Bristol launches 'smart' city amid privacy doubts

Bristol has launched a 'smart cities' project that will see a software-defined network facilitate machine-to-machine learning for a future of driverless cars, assisted living and real-time healthcare. But where does that leave citizens' privacy?

Bristol launches 'smart' city amid privacy doubts
Bristol launches 'smart' city amid privacy doubts

The ‘Bristol is Open' project is a joint venture between University of Bristol and Bristol City Council, with £5.3 million in funding from the government's Department for Culture Media and Sport. Essentially, it is a city-wide intelligence scheme encompassing a huge fibre optic, wireless and mesh network powered by a high-performance software defined network (SDN).

This SDN – known as the City Operating System - connects to the University's Blue Crystal high-performance computer and also integrates Silver Spring Networks' standard-based IPv6 wireless network (IoT), which will connect to smart city sensors such as intelligent street lighting, weather and parking sensors.

SCMagazineUK.com attended the launch event on Tuesday where university and city officials spoke with great enthusiasm about the benefits, such as easing congestion, trialling driverless cars (‘Bobcat ‘ car trials have already started), monitoring electricity use and helping disadvantaged people with housing. They are also looking into carrying out the first 5G experiments and are working closely with Internet of Things standards such as Hypercat and the Republic of Things.

Put simply, Bristol is the latest city looking to use data to improve life for citizens living wiht a growing and ageing population.

The SDN City OS and super-computer configuration allow for the super-speed internet bandwidth to be divvied out to app developers and other third-parties, which 'Bristol is Open' says makes Bristol the “world's first programmable city”, while maintaining digital infrastructure. Professor Dimitra Simeonidou, Professor of High Performance Networks at the university,  called this technology-agnostic approach like “building an Android world for smart cities.”

The SDN City OS manages the hardware that collects data from the city and over-time will provide services to computer services such as IoT platforms for specific applications – such as the 1,500 modified lampposts with sensors. Fibre optic ducts connect between At-Bristol, Water Shed and Engine Shed,  with a mesh network covering a wider area including the lamp posts.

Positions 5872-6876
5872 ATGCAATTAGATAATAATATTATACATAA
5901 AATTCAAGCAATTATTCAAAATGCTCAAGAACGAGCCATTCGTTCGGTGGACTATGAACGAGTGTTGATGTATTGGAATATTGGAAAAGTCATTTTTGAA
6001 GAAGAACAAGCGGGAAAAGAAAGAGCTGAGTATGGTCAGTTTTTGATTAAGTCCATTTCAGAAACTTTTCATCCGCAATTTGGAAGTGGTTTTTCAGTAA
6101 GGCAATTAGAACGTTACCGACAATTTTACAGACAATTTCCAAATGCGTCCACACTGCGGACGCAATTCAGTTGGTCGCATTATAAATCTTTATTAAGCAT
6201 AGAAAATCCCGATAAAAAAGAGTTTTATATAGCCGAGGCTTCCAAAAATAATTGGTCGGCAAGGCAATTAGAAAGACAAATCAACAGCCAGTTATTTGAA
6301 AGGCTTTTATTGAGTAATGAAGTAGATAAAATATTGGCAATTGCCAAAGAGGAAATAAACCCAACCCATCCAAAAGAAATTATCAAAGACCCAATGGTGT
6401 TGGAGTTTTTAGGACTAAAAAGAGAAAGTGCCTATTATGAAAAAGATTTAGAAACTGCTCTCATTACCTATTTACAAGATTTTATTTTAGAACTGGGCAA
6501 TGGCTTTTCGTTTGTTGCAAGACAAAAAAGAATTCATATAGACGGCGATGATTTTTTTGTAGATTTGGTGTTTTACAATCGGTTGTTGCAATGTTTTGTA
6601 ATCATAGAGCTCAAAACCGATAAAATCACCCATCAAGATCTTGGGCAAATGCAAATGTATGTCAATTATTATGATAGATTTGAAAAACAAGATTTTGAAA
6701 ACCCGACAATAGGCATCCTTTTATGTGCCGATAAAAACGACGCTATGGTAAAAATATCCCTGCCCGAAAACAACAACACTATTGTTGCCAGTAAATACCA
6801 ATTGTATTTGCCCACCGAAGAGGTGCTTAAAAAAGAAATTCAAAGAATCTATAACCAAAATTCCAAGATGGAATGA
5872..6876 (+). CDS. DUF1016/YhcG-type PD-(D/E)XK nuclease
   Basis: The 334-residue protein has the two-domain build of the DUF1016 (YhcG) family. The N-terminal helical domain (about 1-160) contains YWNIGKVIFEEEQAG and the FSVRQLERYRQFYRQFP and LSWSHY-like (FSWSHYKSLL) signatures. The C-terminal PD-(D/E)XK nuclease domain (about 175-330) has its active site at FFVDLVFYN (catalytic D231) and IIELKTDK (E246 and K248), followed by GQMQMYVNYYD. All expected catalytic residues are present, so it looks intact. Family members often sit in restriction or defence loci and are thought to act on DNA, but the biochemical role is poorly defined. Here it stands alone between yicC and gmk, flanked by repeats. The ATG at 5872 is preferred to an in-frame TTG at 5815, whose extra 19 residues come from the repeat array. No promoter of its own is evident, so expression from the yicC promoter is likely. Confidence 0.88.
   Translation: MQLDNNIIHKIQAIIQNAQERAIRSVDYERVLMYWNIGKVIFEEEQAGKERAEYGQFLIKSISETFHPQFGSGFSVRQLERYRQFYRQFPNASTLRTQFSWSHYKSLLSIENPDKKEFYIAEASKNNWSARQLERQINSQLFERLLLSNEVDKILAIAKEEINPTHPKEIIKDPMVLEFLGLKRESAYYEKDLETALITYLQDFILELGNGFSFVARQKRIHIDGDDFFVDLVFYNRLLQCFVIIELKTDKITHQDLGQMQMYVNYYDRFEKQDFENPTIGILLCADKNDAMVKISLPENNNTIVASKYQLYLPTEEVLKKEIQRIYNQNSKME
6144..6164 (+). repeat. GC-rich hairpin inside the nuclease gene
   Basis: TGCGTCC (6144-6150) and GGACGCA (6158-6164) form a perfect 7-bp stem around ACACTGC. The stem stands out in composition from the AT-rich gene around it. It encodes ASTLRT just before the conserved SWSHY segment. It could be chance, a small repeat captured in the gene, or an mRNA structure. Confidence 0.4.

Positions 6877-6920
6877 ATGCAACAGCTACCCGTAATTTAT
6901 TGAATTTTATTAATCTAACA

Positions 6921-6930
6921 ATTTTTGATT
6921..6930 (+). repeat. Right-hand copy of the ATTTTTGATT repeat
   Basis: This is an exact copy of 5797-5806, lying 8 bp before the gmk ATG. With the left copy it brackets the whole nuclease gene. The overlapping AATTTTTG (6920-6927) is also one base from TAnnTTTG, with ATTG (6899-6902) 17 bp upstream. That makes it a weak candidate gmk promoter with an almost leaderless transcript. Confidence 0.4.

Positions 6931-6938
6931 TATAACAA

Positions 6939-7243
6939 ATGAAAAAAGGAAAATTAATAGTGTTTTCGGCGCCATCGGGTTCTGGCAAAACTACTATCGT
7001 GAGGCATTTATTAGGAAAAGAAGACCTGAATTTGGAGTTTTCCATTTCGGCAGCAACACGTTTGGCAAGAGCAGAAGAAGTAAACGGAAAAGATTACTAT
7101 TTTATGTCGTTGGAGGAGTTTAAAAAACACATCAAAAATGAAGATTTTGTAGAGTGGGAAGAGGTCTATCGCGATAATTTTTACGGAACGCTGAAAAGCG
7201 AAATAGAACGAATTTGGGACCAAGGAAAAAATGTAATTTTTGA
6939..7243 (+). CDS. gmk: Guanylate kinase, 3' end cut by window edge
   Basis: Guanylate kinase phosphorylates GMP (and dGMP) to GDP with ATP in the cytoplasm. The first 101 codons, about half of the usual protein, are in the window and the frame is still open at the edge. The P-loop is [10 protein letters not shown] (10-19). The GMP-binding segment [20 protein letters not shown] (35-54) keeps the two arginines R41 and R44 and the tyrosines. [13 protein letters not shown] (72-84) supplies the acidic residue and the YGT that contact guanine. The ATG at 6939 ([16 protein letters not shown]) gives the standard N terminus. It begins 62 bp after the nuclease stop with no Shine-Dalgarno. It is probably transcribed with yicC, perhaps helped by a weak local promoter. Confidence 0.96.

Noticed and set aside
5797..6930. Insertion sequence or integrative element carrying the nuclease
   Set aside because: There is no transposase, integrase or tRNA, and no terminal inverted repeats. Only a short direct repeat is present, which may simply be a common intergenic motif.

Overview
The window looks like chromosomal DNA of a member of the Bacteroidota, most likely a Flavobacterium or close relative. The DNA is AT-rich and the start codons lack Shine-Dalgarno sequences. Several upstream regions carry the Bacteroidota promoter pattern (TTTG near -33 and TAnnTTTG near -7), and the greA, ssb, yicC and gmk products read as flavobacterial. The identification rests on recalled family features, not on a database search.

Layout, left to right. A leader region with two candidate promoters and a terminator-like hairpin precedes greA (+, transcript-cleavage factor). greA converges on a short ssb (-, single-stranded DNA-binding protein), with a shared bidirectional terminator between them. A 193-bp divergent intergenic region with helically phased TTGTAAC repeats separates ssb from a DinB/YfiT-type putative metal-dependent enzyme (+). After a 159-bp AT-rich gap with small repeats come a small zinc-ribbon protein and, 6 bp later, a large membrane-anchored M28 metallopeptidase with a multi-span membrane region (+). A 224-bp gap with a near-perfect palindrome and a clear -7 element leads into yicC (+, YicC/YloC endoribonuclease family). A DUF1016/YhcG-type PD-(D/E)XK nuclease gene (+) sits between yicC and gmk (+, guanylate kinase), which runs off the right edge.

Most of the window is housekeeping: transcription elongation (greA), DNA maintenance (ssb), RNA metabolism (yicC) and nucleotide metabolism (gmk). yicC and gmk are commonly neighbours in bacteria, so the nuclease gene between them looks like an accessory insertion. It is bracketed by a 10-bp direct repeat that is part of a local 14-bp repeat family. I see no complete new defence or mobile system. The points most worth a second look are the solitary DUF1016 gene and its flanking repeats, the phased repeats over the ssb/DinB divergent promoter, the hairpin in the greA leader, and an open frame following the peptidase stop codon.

On launch day, we saw everything from the High Performance Networks Labs at the University of Bristol, the operational centre of the OS SDN, to the AT Bristol Data Dome (a 12m dome which will show 3D 4K visualisations for education and research purposes) and start-up scenes Engine Shed and Water Shed, with the latter generating ideas on ‘playable' cities.

“We want to build a liveable, resilient and sustainable smart city,” said Paul Wilson, managing director of Bristol is Open.

Bristol, the second biggest tech cluster in the UK (behind London), has also built a smart city emulator as part of the project, with the ability to run data from New York or Barcelona.

Bristol is Open announced NEC as its first partner working with SDN and interestingly said that Guangzhou in China would be a partnering city, enabling them to use the emulator to replicate scenarios via Bristol's infrastructure.

The mayor, George Ferguson, said that data will ‘become the most important toolset for making cities successful', but has acknowledged difficulties, especially on data privacy.

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